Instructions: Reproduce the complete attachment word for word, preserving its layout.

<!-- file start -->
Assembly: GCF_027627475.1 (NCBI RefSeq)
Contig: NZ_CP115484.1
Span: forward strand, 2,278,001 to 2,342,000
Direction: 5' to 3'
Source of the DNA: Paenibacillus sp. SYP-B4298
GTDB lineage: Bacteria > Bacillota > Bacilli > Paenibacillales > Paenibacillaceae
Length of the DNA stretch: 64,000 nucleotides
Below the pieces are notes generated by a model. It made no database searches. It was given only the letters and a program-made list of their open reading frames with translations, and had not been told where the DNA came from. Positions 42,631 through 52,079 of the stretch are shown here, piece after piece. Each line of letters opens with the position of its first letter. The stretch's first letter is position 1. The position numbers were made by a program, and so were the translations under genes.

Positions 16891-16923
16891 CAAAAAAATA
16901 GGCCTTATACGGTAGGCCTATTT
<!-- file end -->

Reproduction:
Assembly: GCF_027627475.1 (NCBI RefSeq)
Contig: NZ_CP115484.1
Span: forward strand, 2,278,001 to 2,342,000
Direction: 5' to 3'
Source of the DNA: Paenibacillus sp. SYP-B4298
GTDB lineage: Bacteria > Bacillota > Bacilli > Paenibacillales > Paenibacillaceae
Length of the DNA stretch: 64,000 nucleotides
Below the pieces are notes generated by a model. It made no database searches. It was given only the letters and a program-made list of their open reading frames with translations, and had not been told where the DNA came from. Positions 42,631 through 52,079 of the stretch are shown here, piece after piece. Each line of letters opens with the position of its first letter. The stretch's first letter is position 1. The position numbers were made by a program, and so were the translations under genes.

Positions 16891-16923
16891 CAAAAAAATA
16901 GGCCTTATACGGTAGGCCTATTT